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Ovaries of Cyprinus carpio.png
A pair of ovaries of Cyprinus carpio (common carp) placed in dissecting dish
Anatomical terminology

A gonad, sex gland, or reproductive gland[1] is a mixed gland that produces the gametes and sex hormones of an organism. Female reproductive cells are egg cells, and male reproductive cells are sperm.[2] The male gonad, the testicle, produces sperm in the form of spermatozoa. The female gonad, the ovary, produces egg cells. Both of these gametes are haploid cells. Some hermaphroditic animals have a type of gonad called an ovotestis.


It is hard to find a common origin for gonads, but gonads most likely evolved independently several times.[3]


The gonads are controlled by luteinizing hormone and follicle-stimulating hormone, produced and secreted by gonadotropes or gonadotrophins in the anterior pituitary gland.[4] This secretion is regulated by gonadotropin-releasing hormone produced in the hypothalamus.[5][6]


Gonads start developing as a common primordium (an organ in the earliest stage of development), in the form of genital ridges,[7] which are only later differentiated to male or female sex organs. The presence of the SRY gene,[8] located on the Y chromosome and encoding the testis determining factor, determines male sexual differentiation. In the absence of the SRY gene from the Y chromosome, the female sex (ovaries instead of testes) will develop. The development of the gonads is a part of the development of the urinary and reproductive organs.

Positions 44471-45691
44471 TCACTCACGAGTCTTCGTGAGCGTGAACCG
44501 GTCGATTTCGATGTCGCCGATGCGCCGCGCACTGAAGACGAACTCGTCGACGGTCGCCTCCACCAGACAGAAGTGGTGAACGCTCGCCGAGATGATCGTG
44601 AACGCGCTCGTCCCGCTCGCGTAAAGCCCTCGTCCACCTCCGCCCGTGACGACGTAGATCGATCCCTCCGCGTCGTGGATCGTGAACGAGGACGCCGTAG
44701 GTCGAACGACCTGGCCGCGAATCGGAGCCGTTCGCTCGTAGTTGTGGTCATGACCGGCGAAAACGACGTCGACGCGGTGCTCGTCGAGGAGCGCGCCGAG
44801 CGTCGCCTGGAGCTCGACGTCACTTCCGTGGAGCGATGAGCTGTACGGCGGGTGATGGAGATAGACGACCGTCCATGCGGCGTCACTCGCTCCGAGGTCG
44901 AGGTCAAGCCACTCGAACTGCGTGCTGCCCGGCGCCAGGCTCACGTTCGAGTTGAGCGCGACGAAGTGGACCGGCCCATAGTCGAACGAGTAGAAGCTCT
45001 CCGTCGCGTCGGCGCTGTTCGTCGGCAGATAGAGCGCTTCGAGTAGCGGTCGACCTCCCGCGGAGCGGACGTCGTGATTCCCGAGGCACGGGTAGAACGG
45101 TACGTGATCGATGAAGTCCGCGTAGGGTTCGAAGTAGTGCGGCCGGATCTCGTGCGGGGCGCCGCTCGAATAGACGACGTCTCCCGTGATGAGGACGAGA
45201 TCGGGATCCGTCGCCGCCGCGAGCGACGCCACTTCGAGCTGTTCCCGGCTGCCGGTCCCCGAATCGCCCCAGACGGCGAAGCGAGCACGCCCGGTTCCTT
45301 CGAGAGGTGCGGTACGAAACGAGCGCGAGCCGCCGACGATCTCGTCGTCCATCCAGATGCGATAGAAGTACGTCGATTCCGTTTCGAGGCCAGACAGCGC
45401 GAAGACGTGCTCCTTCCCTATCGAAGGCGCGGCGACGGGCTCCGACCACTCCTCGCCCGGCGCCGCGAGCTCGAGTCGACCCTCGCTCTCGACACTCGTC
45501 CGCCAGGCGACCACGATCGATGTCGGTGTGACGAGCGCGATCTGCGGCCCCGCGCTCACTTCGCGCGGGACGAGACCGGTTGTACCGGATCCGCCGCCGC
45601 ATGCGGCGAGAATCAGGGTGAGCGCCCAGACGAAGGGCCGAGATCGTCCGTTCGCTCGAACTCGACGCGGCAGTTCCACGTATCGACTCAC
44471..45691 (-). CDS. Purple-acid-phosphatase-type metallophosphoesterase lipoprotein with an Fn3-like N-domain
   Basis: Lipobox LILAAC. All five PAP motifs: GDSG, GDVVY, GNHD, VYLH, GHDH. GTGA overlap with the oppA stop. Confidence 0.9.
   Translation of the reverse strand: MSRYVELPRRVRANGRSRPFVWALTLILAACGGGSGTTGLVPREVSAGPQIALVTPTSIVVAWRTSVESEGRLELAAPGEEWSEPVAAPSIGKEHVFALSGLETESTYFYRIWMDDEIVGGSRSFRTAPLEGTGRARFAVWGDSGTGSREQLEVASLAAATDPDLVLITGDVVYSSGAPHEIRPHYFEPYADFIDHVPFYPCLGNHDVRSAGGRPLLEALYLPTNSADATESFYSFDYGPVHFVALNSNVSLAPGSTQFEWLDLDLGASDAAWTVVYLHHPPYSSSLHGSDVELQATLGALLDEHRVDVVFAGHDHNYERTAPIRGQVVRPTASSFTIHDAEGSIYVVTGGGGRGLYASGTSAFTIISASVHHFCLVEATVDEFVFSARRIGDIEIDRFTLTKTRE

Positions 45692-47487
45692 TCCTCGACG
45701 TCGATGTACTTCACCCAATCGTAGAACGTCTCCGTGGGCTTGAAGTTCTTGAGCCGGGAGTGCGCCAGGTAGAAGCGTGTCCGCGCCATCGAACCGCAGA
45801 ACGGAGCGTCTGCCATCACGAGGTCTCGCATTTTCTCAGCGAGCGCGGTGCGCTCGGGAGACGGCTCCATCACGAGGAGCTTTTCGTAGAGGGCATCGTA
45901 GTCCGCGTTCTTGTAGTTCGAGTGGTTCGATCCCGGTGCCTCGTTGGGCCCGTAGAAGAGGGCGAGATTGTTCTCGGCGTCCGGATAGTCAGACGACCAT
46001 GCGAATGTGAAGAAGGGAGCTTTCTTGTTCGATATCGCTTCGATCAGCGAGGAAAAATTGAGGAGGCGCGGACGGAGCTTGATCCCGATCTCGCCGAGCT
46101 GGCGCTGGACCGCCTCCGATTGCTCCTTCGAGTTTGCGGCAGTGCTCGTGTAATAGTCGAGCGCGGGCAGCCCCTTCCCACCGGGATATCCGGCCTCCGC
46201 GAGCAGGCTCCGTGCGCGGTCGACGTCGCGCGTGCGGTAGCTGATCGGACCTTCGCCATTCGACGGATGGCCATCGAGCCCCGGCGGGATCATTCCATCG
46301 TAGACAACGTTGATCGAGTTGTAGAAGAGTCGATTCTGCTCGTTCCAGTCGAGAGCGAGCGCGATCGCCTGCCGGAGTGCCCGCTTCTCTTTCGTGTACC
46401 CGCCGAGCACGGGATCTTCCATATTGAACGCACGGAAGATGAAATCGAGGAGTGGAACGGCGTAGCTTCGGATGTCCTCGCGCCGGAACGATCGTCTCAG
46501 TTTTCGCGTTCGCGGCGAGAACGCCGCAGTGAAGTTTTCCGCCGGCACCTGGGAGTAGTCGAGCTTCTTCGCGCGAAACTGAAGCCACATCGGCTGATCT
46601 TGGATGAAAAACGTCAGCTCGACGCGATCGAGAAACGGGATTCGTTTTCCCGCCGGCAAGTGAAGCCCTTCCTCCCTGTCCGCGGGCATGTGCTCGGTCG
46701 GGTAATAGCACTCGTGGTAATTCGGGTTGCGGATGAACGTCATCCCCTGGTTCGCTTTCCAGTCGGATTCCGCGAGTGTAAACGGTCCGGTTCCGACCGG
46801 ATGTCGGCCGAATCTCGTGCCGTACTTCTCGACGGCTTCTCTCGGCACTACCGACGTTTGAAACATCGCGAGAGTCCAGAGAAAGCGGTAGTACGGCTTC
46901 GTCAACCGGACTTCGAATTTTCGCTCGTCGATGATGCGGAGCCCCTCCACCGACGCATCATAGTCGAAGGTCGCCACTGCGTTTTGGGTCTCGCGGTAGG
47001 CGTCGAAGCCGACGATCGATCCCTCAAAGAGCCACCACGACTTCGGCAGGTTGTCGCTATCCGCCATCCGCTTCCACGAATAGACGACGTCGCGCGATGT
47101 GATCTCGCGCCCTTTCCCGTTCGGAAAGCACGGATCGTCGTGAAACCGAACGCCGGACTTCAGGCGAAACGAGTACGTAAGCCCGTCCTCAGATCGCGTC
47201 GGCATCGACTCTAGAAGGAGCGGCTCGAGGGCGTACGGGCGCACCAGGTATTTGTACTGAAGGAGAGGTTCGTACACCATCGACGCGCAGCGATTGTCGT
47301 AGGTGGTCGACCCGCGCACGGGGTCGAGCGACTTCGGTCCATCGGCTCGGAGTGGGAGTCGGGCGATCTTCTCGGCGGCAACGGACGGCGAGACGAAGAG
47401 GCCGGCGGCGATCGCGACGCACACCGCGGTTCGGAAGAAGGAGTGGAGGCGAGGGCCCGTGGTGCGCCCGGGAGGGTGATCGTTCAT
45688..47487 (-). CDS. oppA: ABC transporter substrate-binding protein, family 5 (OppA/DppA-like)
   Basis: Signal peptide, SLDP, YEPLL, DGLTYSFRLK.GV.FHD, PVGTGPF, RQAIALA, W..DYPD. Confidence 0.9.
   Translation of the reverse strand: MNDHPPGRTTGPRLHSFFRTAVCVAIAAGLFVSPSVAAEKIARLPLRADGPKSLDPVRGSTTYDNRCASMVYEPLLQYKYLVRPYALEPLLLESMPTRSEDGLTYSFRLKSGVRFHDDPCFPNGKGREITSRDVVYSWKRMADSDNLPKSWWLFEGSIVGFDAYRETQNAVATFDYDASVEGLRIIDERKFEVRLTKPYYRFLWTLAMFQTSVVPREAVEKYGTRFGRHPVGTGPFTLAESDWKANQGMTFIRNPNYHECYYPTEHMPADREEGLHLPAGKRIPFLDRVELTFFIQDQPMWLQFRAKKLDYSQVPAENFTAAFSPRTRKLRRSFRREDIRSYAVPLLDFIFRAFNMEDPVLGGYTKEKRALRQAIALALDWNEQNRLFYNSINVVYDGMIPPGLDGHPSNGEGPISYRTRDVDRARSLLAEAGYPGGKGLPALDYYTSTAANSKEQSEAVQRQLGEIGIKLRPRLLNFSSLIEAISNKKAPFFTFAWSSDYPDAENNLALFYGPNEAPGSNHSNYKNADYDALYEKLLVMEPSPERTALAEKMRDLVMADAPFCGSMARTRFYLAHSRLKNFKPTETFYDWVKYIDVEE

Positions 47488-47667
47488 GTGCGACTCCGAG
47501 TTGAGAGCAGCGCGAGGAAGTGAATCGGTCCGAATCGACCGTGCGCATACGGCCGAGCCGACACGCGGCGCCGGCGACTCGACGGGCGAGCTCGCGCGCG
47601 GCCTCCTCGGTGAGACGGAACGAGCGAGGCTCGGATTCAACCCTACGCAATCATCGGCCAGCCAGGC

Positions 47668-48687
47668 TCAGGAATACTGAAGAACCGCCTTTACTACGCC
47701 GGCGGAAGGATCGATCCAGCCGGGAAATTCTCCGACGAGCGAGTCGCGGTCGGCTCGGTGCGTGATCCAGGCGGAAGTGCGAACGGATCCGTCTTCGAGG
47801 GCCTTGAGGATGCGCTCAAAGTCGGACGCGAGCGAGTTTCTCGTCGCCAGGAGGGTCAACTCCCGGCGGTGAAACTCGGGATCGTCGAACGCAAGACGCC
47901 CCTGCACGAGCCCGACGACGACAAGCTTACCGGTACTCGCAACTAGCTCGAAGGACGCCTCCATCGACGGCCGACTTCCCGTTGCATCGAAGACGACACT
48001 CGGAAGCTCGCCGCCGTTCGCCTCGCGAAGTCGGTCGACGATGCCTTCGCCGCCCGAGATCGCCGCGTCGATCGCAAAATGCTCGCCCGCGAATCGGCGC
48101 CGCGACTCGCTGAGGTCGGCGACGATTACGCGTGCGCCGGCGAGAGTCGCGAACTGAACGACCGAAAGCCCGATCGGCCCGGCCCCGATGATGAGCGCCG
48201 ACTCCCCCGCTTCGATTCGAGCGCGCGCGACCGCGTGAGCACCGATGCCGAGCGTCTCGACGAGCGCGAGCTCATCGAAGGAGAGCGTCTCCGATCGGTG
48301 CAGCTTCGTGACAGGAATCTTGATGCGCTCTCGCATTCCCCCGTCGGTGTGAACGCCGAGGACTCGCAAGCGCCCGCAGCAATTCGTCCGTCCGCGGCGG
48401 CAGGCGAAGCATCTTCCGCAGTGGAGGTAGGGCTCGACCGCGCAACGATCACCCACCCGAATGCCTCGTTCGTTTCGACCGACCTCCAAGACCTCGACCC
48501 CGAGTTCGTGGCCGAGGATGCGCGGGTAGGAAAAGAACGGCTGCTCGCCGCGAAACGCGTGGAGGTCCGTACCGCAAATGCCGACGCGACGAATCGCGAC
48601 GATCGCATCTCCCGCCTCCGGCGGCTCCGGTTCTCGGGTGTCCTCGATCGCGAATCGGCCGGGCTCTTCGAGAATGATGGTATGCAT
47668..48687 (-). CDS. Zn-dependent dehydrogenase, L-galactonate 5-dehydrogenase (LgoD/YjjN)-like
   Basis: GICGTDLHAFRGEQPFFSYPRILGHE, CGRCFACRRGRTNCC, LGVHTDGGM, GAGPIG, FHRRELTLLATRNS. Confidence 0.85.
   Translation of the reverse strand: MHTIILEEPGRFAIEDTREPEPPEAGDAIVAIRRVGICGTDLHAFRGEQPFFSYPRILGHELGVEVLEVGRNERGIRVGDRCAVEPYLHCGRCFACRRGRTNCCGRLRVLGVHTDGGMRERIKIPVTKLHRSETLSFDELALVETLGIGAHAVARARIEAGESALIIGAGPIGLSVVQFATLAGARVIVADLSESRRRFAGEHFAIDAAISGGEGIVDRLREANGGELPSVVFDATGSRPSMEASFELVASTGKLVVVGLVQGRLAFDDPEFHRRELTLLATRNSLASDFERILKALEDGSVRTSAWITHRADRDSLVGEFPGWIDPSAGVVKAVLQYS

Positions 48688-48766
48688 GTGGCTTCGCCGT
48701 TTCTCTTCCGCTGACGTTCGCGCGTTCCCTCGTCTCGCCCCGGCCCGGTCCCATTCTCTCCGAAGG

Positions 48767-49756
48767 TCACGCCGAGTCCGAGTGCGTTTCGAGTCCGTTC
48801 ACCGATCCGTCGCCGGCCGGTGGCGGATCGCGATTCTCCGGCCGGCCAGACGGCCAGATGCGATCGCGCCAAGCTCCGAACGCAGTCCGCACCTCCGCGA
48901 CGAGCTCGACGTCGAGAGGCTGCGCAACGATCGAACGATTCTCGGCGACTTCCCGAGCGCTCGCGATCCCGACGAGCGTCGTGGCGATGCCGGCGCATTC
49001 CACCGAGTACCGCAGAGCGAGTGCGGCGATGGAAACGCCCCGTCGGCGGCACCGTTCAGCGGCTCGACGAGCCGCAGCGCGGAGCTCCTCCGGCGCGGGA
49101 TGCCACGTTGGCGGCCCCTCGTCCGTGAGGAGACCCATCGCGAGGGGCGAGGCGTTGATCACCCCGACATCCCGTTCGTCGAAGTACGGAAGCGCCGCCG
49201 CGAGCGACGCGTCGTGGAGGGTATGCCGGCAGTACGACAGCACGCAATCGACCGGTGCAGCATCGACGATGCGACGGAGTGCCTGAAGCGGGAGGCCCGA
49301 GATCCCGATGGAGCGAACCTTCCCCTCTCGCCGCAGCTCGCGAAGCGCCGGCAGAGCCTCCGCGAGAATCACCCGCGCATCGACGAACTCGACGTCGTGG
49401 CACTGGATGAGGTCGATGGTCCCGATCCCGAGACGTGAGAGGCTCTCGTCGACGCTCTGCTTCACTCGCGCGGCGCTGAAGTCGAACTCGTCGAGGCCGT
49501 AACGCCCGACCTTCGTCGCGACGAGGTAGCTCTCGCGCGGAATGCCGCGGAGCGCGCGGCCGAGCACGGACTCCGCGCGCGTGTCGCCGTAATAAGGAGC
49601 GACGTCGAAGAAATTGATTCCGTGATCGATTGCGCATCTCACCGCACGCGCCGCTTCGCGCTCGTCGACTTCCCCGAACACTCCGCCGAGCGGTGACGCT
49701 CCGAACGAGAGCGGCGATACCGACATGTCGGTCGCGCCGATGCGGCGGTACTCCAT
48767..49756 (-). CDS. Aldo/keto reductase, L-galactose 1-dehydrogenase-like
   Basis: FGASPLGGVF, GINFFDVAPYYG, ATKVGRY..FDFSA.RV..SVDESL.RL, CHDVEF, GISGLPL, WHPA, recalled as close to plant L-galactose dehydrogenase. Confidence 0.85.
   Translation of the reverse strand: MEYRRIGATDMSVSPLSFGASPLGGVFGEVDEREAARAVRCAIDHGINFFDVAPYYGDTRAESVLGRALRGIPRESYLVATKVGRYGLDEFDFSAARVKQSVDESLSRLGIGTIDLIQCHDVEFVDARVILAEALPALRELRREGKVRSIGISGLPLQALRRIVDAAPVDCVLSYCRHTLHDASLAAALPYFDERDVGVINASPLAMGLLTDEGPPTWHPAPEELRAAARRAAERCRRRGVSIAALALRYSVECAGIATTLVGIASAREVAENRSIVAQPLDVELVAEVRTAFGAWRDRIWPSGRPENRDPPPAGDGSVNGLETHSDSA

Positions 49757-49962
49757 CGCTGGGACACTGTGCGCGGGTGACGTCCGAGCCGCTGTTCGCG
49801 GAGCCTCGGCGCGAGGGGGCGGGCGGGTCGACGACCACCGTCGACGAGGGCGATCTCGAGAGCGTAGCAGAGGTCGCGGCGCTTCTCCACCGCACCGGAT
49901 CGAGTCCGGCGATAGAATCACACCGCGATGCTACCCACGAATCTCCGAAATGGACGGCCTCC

The gonads are subject to many diseases, such as hypergonadism, hypogonadism, agonadism, tumors, and cancer, among others.[citation needed]

See also[edit]


  1. ^ "the definition of sex gland". Dictionary.com. Archived from the original on 22 July 2015. Retrieved 8 May 2018.
  2. ^ "gonad (noun) American English definition and synonyms - Macmillan Dictionary". www.macmillandictionary.com. Archived from the original on 8 May 2018. Retrieved 8 May 2018.
  3. ^ Schmidt-Rhaesa, Andreas (2007-08-30). The Evolution of Organ Systems. Oxford University Press. p. 252. ISBN 978-0-19-856668-7.
  4. ^ "gonadotropin". The Free Dictionary. Mosby's Medical Dictionary, 8th edition. Elsevier. 2009. Retrieved 4 June 2012.
  5. ^ John W. Kimball (12 February 2011). "Hormones of the Hypothalamus: Gonadotropin-releasing hormone (GnRH)". Kimball's Biology Pages. John W. Kimball (The Saylor Foundation). Archived from the original on 27 June 2012. Retrieved 4 June 2012.
  6. ^ Marieb, Elaine (2013). Anatomy & physiology. Benjamin-Cummings. p. 915. ISBN 9780321887603.
  7. ^ Schoenwolf, Gary C. (2015). Larsen's human embryology (Fifth ed.). Philadelphia, PA. p. 16. ISBN 9781455706846.
  8. ^ "Human Developmental Genetics". Institut Pasteur. Institut Pasteur. Archived from the original on 5 May 2012. Retrieved 4 June 2012.